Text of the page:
train #1.................................train #2
-------------------............----------------------------------
.red .......red................red.........red..........red
...|............|...................|.............|..............|
green ....red................red.......yellow......green
...|............|...................|.............|..............|
.red........red..............lunar........red...........red

After train #1 passes the green diverging signal on the signal bridge, the signals for track #1 east will be red on all three lamps for @2 seconds before the lunar signal appears for the next eastbound. Once eastbound #1 is a certain distance from the Park Interlocker, train #2 east gets a diverging approach signal 1-1 at Park and the lunar signal on the bottom most lamp returns back to red. Finally, eastbound #2 gets a diverging clear signal.

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Posted by CSX FAN on Wednesday, April 5, 2006 10:58 AM
Didn't the B&O use them on top of there position signals? The one top center or offset to the left.

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Posted by Rodney Beck on Wednesday, April 5, 2006 12:35 PM
On BNSF a lunar signal is restricting which means proceed at restricted speed not exceeding 20mph, we engineers most often go about 10 mph because we must be able to stop within half the range of vision.

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Posted by michaelstevens on Wednesday, April 5, 2006 12:49 PM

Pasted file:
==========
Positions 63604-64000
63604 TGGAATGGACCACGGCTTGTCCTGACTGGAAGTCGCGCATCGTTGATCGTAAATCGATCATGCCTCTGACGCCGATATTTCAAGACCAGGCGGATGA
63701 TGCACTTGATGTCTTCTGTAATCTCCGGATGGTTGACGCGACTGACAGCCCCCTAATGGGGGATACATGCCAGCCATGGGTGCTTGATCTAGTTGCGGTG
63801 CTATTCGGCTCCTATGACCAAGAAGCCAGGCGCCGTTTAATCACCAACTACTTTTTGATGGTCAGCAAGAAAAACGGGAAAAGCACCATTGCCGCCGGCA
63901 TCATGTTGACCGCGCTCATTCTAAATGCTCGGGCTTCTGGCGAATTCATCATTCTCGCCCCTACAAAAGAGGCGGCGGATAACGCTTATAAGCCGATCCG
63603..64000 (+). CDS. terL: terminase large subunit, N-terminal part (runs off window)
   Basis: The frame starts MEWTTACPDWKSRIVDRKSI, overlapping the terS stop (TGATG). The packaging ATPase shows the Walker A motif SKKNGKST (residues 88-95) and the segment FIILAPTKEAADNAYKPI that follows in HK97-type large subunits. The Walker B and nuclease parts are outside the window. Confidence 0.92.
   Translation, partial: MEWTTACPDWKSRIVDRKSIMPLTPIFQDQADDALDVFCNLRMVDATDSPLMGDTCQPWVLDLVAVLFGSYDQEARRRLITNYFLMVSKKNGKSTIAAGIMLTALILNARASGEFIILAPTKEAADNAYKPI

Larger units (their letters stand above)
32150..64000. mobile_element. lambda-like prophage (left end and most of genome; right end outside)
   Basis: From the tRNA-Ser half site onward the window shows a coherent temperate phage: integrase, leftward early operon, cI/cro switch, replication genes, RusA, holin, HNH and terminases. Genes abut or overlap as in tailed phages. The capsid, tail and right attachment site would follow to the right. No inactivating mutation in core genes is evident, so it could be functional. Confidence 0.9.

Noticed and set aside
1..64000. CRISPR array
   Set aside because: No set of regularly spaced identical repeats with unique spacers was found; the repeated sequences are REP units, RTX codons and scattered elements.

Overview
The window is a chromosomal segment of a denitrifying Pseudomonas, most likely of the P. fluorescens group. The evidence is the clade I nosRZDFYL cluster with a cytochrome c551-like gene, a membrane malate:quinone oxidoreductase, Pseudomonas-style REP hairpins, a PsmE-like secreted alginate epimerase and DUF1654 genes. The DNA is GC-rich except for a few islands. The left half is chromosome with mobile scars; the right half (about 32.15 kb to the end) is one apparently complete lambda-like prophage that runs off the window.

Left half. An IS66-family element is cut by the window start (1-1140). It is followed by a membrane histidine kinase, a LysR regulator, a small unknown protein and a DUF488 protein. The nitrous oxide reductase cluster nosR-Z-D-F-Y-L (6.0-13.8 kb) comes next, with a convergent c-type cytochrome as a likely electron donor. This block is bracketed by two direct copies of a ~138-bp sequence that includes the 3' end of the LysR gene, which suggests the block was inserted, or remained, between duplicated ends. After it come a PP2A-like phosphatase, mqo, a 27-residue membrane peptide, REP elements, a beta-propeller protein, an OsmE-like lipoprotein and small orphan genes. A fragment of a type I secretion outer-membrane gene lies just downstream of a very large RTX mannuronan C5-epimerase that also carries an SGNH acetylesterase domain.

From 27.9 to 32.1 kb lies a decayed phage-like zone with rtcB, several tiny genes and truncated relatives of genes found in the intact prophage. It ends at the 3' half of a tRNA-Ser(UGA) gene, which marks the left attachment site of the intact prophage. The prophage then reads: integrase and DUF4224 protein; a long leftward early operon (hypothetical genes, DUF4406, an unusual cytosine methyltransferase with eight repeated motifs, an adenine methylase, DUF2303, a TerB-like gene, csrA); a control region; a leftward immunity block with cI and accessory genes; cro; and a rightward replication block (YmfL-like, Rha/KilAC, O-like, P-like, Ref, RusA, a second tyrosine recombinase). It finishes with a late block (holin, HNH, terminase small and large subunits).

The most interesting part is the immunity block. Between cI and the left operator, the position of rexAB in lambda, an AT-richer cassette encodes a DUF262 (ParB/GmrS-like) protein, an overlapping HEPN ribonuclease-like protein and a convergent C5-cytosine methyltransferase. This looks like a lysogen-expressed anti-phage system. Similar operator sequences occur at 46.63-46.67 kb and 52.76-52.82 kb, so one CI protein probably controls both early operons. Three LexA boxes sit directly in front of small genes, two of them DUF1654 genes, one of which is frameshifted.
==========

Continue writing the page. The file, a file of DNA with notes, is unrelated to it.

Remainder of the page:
Yet another application or interpretation of "lunar signal" are the bluish white signal lamps on top of a grade crossing gate and signal mast. These lamps are oriented towards an oncoming train and they flash in synchrony with the grade crossing warning lights, to confirm (to the oncoming train's Engineer) that the gate arms are down and that the warning lights are working.
At least that was their description (by Bombardier, NJ Transit and Conrail Shared Assets) during the recent construction, testing and commissioning of the River Line, between Camden and Trenton NJ.
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Posted by kenneo on Wednesday, April 5, 2006 2:17 PM
Lunar signals indicate something special. At a yard entrance, for example, it used to be that the Yardmaster would telephone the herder to go out and line a train into the yard into track so-an-so. The herder would do this and then give a "come-ahead" signal to the engineer of the desired train.

In technical teminology, this is a "come-on" signal. They can be a color light, a hand signal, a letter-indicator light, a Lunar, or some other appropriate device or person. Generally, now, when a Lunar is displayed, the crew will look into the special instructions under Rule 9.1.nn and under the station name where they are located, follow the instructions for "LUNAR". This could be a switch indicator, a call-on, or anything else the railroad wants to use it for at that location and on that mast. This can include an implied or explicit "Flashing Red" depending on the need at that location.